The social revolution – and why I love it

When I wrote recently about downloads and the potential problems of piracy I realise I was in danger of appearing something of a curmudgeon.

It’s easy with new technology to grumble about the possible downside – it’s comforting to cling to what you have known. So I want this post to be about the amazing things the social media revolution has brought for authors – and those things are many and various.

Not least the fact that if you want to take a look at my book Song of the Sea God, read the early reviews for it, and taste the first few pages, then you can do so at the click of a mouse here.

So there’s one great thing – and here are some more:

It offers you the world

Ten years ago, a little book like mine would have sold to people within ten miles of where I am currently sitting – in the same way as a little book published a hundred years earlier would have done. The only ways of publicising it would have been articles in the local media, appearances at signings and readings, and word of mouth.

Well I’ve done those things, and continue to do them. But what I also have is social media – and that has opened up a world of readers to me.

Because of this blog, because of Twitter, because of Facebook – I now have readers for Song of the Sea God across the USA, in Canada, in Australia. Ten years ago that would have been an impossible dream.

Access all areas

Social media also connects you to your readers once they have your book – in a way which could never have been imagined before.

Now if people like Song of the Sea God – or even if they don’t like things about it – then they can tell me, simply, directly and pretty much straight away. They can message me on Twitter or get in touch on Facebook and let me know what they are thinking. I get to have a dialogue with my readers that authors simply have not enjoyed in the past, except when they have bumped into them in person at readings and events. Now if a reader in South Carolina wants to ask me a question about something crazy I did in chapter five – they do so.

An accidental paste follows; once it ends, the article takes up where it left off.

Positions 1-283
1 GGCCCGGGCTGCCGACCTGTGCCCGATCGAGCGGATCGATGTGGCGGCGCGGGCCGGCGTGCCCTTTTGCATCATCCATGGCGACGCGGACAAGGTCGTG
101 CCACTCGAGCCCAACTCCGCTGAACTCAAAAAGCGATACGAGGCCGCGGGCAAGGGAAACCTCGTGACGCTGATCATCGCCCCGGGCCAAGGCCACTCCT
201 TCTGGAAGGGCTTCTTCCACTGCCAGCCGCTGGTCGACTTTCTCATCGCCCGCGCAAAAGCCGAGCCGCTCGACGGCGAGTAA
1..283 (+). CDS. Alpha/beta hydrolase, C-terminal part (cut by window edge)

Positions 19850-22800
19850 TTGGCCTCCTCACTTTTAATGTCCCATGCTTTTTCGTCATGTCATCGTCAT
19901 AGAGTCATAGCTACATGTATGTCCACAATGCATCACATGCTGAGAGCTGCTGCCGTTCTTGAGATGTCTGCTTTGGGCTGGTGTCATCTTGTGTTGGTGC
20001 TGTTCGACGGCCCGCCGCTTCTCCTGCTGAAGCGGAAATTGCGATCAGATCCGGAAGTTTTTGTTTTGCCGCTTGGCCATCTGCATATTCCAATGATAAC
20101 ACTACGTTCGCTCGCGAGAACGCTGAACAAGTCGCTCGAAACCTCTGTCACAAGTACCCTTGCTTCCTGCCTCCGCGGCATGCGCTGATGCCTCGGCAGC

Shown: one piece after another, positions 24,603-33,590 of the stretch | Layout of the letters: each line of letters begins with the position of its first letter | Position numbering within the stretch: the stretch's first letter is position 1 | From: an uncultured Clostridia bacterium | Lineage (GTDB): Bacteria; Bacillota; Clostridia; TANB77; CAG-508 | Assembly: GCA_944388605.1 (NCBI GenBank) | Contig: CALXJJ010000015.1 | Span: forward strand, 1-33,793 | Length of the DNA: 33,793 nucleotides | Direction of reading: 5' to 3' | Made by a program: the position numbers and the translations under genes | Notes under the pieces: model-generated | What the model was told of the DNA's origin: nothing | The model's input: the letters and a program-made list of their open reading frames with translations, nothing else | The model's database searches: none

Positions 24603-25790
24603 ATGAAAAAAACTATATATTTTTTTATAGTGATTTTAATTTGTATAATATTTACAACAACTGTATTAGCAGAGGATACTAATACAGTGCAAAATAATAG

Community of writers

Meeting other writers and chatting with them – that’s been another huge bonus of social media for me. Mostly, in my everyday life, I don’t mix with other creative writers. I’ve never been a member of a writing group and I tend to meet writers face to face only the odd times I get invited to events such as prize-givings or literary festivals. Now I have a Facebook friends list full of other writers – and a very supportive, friendly bunch they have turned out to be,

So there we go – there’s my reasons as a writer for loving social media – what are yours?

6 thoughts on “The social revolution – and why I love it”

  1. Agree totally. Mainly, it’s the people you meet (Hemhem like me!) who make it all worthwhile. I’ce had help, advice, comfort, friendship and just goshdarn FUN on social media!!

    1. Me too! I only started doing it in a grumbly ‘s’pose I’ve got to’ kind of way cos my book was on the horizon and I’ve found it’s actually quite an enriching experience.

  2. Hi Chris, I agree! I also live in a pretty isolated world, writing wise. I don’t even have many readers around me because I write in English and not in Dutch, so Social Media has been great for me, but mostly Twitter. I’ve met you (yay!), Carol (such a lovely, fun lady) and Michelle (also just wonderful) through Twitter plus many other writers. Before that, I really only had two writing ‘buddies’ that I met through blogging years ago. FB is great for friends, I find, but Twitter and blogging are really where I find the support and ‘friendship in writing’ that I’m looking for. Great post, Chris!

Leave a Reply

Your email address will not be published. Required fields are marked *